Friday Cabins #39: A Treehouse in Bali for Design Lovers (and Surfers)
When a German-based hotel company goes tropical, they don't play around
Happy Friday everyone! Missed u. We (i.e. your usual newsletter author EE) are back with another installment of Friday Cabins, your friendly neighborhood newsletter covering all things cabins and nature-inspired architecture, curated from the digital pages of Field Mag.
I have returned from the PNW emboldened and impassioned to deliver even better content than weeks past. I guess that’s what clear mountain air and a new chunky sweater will do to your head. Back home in NYC it seems the East Coast is cooking up the same beautiful, sunny Fall days as it was when I left, and I hope you’ve been able to get out there and enjoy.
A different vibe than either of our fair coasts here in the US, today we’re visiting Bali, Indonesia, where a new micro surf hotel opened just this past year. Beyond providing surf lessons, and walking access to waves, this hotel celebrates design with a dream-like atmosphere, kicked off by a winding path that leads to its entrance. So kick back, relax, then head into your weekend!
To enter one of Bali’s newest jungle hotels, first, you must pass through the enormous wall of neon signs by Frankfurt-artist Tobias Rehberger. Then, wander your way through tropical gardens on a meandering path to reach—the reception desk, and a mini-city of towering treehouses beyond.
Frankfurt-based hoteliers Lindenberg opened this Indonesian outpost in the summer of 2022, adding their first tropical location to a portfolio of elevated, boldly designed getaways throughout Germany. Making just a small departure from their regular urban settings, Lost Lindenberg orbits around surfing, with a premier location nearby the island’s longest wave at Medewi Surf Point.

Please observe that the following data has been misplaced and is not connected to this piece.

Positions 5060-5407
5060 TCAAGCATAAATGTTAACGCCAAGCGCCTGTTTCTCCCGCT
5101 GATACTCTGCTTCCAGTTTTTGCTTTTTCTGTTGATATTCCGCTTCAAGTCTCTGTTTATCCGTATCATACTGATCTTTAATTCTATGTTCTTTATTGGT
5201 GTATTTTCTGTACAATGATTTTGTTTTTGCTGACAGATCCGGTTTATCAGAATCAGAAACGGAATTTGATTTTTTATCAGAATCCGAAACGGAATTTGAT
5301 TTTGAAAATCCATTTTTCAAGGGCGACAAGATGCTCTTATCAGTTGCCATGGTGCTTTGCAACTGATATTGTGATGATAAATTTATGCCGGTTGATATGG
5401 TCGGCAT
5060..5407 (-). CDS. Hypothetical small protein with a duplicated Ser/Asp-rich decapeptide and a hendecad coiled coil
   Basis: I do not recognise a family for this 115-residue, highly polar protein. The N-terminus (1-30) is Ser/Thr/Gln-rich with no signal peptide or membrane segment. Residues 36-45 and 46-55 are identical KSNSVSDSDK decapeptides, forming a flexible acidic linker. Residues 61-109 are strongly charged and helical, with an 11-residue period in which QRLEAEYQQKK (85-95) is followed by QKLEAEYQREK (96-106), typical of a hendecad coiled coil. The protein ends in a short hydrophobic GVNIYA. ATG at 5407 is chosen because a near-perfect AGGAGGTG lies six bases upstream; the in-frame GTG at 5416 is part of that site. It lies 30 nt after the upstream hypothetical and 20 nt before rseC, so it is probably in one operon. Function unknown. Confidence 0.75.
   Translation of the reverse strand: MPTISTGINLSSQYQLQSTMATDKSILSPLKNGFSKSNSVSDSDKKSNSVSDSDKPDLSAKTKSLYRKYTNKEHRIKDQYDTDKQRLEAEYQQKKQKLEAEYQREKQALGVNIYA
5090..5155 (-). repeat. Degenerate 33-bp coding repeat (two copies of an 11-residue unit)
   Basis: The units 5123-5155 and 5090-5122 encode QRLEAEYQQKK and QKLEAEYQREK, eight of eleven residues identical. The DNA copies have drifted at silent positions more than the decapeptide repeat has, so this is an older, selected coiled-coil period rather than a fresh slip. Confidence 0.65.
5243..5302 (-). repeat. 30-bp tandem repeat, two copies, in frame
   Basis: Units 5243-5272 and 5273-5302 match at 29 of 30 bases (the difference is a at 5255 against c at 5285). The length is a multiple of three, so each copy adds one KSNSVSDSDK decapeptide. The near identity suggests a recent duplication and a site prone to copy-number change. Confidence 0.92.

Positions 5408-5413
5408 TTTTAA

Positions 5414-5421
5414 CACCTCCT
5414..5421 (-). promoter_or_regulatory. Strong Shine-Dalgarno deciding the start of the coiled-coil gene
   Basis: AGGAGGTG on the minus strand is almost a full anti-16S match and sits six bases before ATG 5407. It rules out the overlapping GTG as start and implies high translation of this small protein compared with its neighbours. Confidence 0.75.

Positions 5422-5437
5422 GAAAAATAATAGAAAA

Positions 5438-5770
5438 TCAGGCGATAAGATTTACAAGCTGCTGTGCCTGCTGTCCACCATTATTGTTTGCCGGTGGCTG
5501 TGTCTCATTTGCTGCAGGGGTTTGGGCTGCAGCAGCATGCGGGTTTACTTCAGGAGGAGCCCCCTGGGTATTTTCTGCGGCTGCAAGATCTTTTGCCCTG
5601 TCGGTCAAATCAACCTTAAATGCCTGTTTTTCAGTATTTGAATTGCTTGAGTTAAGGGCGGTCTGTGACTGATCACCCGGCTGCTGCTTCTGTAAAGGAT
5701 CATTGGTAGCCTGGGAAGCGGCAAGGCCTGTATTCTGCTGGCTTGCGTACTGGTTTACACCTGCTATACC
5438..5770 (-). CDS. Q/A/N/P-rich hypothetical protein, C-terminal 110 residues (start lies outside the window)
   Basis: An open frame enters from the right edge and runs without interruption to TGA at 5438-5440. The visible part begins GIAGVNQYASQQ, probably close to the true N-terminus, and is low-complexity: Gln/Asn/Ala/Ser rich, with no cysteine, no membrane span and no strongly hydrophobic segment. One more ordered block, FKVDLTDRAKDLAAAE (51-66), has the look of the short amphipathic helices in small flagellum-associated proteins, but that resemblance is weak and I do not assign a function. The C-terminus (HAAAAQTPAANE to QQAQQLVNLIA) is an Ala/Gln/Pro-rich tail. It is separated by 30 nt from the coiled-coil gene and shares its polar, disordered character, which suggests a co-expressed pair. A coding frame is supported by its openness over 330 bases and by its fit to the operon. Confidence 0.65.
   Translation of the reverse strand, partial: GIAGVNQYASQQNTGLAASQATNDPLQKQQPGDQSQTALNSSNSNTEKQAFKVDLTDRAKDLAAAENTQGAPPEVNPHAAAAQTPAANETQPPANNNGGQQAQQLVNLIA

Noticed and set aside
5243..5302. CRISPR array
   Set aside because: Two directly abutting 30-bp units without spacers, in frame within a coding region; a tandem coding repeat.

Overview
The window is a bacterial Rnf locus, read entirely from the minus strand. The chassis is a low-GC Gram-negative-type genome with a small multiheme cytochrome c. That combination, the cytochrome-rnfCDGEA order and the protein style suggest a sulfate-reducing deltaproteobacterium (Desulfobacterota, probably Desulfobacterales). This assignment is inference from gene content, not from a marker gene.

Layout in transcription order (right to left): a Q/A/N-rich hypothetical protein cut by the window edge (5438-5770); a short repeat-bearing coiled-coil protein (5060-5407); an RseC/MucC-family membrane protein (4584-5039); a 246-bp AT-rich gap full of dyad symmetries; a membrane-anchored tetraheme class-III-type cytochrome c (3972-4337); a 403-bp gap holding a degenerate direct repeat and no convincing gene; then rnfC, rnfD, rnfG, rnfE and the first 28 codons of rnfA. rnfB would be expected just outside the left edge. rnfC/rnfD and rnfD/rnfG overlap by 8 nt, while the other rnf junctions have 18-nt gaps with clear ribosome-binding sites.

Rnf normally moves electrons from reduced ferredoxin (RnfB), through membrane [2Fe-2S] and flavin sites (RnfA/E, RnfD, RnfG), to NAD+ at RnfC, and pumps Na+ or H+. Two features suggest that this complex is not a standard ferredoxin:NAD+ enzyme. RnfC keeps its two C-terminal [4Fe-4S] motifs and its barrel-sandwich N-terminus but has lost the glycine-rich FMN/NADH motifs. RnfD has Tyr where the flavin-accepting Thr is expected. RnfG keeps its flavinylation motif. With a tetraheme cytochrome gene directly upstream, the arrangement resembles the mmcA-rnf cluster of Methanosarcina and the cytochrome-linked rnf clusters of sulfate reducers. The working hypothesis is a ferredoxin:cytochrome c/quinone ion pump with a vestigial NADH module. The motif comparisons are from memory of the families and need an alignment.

Designed and conceptualized by Bali-based architect Alexis Dornier of Stilt Studios (who is also responsible for these rather awesome prefab treehouse designs) and interior designer Studio Jencquel, Lost exudes a laid-back atmosphere inspired in part, by the mysticism of the surrounding jungle and characteristic of a surfing lifestyle. Guests climb spiral staircases to take up residence in one of eight treehouses of varying heights, constructed with local hardwood and Bali green stone, neutral textiles, and open-air vistas.
A spa, pool, garden, and plant-based restaurant are all on-site, but guests can make their way down to the nearby beach for surf-lessons with a staff member, or a daily walk.
Lost uses a couple of sustainable initiatives, from solar-panel-generated electricity to refillable bottles used for bath-products throughout the property, to electric bikes provided for guests to explore the area. They also work with pro-surfer Muklis Anwar and The Lost Bunch, a program supporting local kids by providing surf and English-lessons.
A stay costs $350/night
It’s both interesting and heartening to watch as the hospitality industry increasingly incorporates an Earth-conscious approach into virtually every element of a property. A dash of greenwashing may certainly be present and is important to be aware of, but the movement at least harkens to the average consumer’s shifting expectations these days. From an architectural perspective, it’s easy to turn a critical eye on building and development practices, especially in the tourism industry, but I’m generally of the mind small steps count.
That’s it for today! Happy weekend! Go forth and prosper ✌️